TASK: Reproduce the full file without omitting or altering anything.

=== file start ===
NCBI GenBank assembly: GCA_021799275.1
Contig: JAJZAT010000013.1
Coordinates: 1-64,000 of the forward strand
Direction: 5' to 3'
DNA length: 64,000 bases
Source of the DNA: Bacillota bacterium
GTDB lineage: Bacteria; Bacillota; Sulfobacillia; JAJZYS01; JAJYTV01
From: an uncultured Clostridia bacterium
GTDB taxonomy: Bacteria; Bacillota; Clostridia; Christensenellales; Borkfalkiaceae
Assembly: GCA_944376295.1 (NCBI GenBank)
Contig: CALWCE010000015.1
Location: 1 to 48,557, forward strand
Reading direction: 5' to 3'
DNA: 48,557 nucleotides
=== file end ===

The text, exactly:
NCBI GenBank assembly: GCA_021799275.1
Contig: JAJZAT010000013.1
Coordinates: 1-64,000 of the forward strand
Direction: 5' to 3'
DNA length: 64,000 bases
Source of the DNA: Bacillota bacterium
GTDB lineage: Bacteria; Bacillota; Sulfobacillia; JAJZYS01; JAJYTV01
From: an uncultured Clostridia bacterium
GTDB taxonomy: Bacteria; Bacillota; Clostridia; Christensenellales; Borkfalkiaceae
Assembly: GCA_944376295.1 (NCBI GenBank)
Contig: CALWCE010000015.1
Location: 1 to 48,557, forward strand
Reading direction: 5' to 3'
DNA: 48,557 nucleotides